The Rio Grande Pueblo Indian Trail, an ancient trade route that supplied Southwestern Indians with important trade goods, became the third leg or upper part of the Camino Real. Juan de Onate received permission from the King of Spain to conduct the first colonization expedition into the interior of what is today New Mexico using the Mexico City to Zacatecas trail and on to the Rio Grande Pueblo Indian Trail.
At this time explorers funded their own expeditions. The crown did not supply money, troops, colonists, or equipment. The only thing the Spanish crown supplied was its permission to go forth and risk one’s life and fortune. On January 26, 1598 Onate’s expedition enlisted 170 families and 230 single men to join his expedition. In addition 500 soldiers joined the ranks. Onate also included the Catholic Church in his expedition by recruiting the Franciscan priest Fray Rodrigo Duran who brought several other Franciscan priests with him. Five thousand head of livestock rounded out the future colonists’ holdings.
El Camino Real de Tierra Adentro represented the longest trade route in North America and a significant trail for the settlement of the Southwest. Onate established the settlement at San Gabriel. A few years later, Don Pedro de Peralta moved the small colony of San Gabriel to the newly founded town of La Ciudad de Santa Fe de San Francisco (City of the Holy Faith of St. Francis), which then became the trail’s terminus.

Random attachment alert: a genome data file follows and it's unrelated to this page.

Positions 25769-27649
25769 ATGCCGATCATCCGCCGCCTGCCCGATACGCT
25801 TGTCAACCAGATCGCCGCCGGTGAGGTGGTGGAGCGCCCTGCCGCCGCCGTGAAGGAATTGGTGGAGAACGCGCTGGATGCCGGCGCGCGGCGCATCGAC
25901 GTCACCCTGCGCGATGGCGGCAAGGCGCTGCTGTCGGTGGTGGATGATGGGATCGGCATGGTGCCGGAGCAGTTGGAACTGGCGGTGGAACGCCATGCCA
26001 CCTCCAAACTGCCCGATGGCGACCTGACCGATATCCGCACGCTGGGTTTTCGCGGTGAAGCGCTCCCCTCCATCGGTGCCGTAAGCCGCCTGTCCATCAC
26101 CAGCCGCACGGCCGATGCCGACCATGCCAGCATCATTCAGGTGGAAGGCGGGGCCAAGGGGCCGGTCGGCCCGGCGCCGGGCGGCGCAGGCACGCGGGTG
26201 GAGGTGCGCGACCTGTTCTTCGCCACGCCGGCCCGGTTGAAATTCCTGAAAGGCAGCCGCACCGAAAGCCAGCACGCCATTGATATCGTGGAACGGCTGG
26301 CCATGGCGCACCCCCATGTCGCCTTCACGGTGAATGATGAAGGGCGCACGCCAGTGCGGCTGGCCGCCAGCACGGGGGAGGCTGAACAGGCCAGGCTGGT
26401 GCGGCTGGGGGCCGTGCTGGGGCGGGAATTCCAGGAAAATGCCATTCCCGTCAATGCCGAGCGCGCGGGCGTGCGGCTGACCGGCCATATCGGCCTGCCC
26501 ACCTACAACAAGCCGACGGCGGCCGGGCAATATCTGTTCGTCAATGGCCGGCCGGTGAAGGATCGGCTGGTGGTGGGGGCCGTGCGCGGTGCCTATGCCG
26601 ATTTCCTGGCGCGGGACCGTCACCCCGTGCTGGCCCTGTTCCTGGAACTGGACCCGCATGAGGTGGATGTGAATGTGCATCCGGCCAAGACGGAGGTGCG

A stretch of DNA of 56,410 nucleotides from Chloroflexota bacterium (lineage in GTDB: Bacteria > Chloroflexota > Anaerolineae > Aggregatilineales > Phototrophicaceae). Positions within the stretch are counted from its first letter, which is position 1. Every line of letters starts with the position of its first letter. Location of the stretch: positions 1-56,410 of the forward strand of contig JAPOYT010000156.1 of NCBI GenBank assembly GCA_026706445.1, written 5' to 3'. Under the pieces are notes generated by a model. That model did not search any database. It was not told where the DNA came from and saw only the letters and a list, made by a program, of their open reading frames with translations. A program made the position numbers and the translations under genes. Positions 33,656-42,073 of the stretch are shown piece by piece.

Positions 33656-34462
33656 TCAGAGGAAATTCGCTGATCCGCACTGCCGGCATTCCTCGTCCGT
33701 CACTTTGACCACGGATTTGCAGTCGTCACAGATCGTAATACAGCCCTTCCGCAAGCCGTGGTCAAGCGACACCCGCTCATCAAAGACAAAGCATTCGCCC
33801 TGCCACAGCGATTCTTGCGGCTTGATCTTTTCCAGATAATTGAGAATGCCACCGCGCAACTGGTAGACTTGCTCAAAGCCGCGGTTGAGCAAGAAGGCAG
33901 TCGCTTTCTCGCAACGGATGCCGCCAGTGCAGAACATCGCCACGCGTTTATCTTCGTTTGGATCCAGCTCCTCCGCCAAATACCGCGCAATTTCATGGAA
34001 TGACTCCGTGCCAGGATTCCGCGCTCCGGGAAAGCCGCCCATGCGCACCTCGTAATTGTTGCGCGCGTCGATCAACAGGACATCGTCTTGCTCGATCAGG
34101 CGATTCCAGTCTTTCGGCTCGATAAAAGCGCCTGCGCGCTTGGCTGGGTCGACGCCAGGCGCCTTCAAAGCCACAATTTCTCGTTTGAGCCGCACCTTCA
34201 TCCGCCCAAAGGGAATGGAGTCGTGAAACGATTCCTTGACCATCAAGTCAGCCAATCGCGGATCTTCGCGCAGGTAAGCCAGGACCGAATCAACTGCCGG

The Jornada del Muerto was one of the most feared sections along El Camino Real. It was a dreaded 90-mile waterless shortcut bypassing the 120-mile long westward “bend” of the Rio Grande. Following the river in this region, it was also treacherous, with deep arroyos, canyons, and quick sand, slowing travel considerably. At 8-10 miles per day for a caravan, this shortcut saved several days on the trail. Many would cross the flat, dry desert passage in a forced march, traveling all day and all night to shorten the trip to three days. This short cut would often claim some of the draft animals for want of water, fulfilling its name “Journey of Death.” Occasional attacks from the Apaches was yet another hazard along the portion of the trail, making the Jornada del Muerto one of the most deadly stretches of El Camino Real.
There are numerous stories concerning how the Jornada del Muerto, got its name. Though often translated as “Journey of the Dead Man,” this is incorrect. The genesis of the name is well documented to the late 1600’s Governor of New Spain (New Mexico), Antonio de Otermin. In August 1680 the Pueblo Revolt forced retreat of the Spanish. Governor Otermin found 2,520 refugees congregated at Paraje Fra Cristobal. Most were suffering from exposure, starvation and sickness. Otermin had no choice except to order the continuation of the retreat to El Paso, 120 miles to the south, and the next inhabited settlement where they would find food and relief. On September 14, 1680, they entered the waterless desert passage for what turned into a grueling nine-day death march. Over 500 perished on the trail. Governor Otermin called it a “Journey of Death,” or in Spanish, Jornada del Muerto. The group arrived in El Paso with 1,946, a total loss of 574 souls.